John DiMascio June 28, 2012 at 12:21 PM
Yes, but it speaks to independent expenditures related to a campaign. It doesn't seem to strike down laws forbidding direct corporate contributions to campaigns. So a group running independent ads like Move.org or AARP can take corporate contributions to run ads for or against candidates. That is different than GE contributing directly to Barack Obama's campaign. That's my reading of Citizens United. This could possibly used as a precedent to strike down laws about direct contributions. But to my knowledge, no such case is before the courts presently Now some can reasonably argue that a contribution to an independent campaign are a de-facto contribution to a candidate. But there are regulations forbidding coordination between a candidates campaign and independent campaigns run by PACs. If you believe those campaigns are entirely independent than you believe Colonel Sanders is a war hero. Nevertheless, I believe SCOTUS ruled correctly in Citizens United. If corporations are going to be taxed like a person and then dividends are going to be taxed again, then they have the same interest in the political process as any other person in participating in the political process. If a company is effected by laws and regulations, than that company needs to have a voice in the political process.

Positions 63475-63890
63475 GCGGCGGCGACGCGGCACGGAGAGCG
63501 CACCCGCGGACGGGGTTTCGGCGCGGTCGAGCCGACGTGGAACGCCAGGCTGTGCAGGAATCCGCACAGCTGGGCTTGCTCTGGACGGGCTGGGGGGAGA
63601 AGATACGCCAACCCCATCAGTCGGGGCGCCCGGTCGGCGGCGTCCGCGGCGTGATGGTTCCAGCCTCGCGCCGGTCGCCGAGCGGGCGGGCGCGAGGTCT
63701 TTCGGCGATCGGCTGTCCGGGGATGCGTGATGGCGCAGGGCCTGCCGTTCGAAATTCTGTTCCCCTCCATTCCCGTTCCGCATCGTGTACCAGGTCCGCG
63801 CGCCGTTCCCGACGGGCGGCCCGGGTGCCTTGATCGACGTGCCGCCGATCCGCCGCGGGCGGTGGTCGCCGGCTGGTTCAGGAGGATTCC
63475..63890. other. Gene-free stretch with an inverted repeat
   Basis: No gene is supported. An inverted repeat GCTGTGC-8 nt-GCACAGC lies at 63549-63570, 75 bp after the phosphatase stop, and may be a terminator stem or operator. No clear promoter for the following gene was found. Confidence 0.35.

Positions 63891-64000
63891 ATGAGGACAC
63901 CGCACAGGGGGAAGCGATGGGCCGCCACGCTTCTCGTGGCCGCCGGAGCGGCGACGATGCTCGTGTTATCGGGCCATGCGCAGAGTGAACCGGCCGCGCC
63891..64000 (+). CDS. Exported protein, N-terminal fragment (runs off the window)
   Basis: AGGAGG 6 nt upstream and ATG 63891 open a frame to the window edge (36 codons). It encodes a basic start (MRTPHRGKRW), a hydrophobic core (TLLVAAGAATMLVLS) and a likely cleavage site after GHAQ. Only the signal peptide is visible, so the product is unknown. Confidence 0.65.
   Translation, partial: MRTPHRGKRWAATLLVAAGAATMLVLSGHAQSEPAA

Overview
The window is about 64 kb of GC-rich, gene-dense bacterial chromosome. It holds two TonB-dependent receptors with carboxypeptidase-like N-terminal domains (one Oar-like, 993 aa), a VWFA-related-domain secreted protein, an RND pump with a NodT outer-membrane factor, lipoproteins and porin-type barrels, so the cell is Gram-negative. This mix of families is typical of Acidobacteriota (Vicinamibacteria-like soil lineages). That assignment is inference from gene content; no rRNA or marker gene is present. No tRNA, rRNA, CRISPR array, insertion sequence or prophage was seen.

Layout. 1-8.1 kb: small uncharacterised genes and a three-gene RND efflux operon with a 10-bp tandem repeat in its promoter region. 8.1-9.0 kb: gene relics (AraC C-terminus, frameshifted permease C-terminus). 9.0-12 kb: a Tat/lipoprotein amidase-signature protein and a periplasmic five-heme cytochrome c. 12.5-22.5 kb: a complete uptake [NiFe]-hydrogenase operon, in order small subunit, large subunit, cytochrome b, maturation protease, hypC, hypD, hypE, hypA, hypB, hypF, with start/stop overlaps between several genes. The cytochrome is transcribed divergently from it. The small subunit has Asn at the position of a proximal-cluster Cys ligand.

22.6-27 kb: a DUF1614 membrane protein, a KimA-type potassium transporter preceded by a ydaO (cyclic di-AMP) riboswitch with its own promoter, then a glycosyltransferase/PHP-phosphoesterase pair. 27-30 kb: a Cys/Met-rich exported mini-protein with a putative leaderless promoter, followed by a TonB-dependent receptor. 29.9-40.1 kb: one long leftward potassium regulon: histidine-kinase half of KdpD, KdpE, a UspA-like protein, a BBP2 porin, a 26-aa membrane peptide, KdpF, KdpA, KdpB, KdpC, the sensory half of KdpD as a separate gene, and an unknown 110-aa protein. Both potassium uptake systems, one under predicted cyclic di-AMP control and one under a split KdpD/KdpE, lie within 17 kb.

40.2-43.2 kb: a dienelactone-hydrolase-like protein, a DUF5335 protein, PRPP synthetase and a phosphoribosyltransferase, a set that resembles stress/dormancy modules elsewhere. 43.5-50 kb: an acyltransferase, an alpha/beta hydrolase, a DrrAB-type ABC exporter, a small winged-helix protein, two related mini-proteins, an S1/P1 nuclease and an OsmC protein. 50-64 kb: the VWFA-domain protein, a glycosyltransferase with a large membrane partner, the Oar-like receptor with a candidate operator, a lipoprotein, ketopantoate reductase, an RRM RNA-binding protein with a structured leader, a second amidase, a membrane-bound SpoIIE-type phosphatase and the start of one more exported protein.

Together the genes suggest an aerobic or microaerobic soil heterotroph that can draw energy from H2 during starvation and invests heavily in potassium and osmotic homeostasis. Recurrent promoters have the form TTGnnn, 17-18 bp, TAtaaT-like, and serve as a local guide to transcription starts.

Sam Allen October 10, 2013 at 08:16 PM
Will Brownsberger is one of the most liberal candidates, and is very right on his pledge to accept only money from personal donations, and not PAC's like these corrupt politicians are doing nowadays. Peter Koutoujian is a hypocrite, who believes in stronger gun laws when he himself, just bought a gun. He got a B- from the NRA, when Will got an F, meaning he is more for gun control. Carl Schortino and Katherine Clark, are using thousands of dollars from PAC's so that they can win and do not really care for the people of this district. Also, Karen Spilka is definitely the most conservative here. So, Will Brownsberger is really the only one supporting key decisions made by our founding fathers. If you really want to know more about this go to his website, or actually just call him(Yes, you can call his personal phone), and not rely on such biased media, for your information.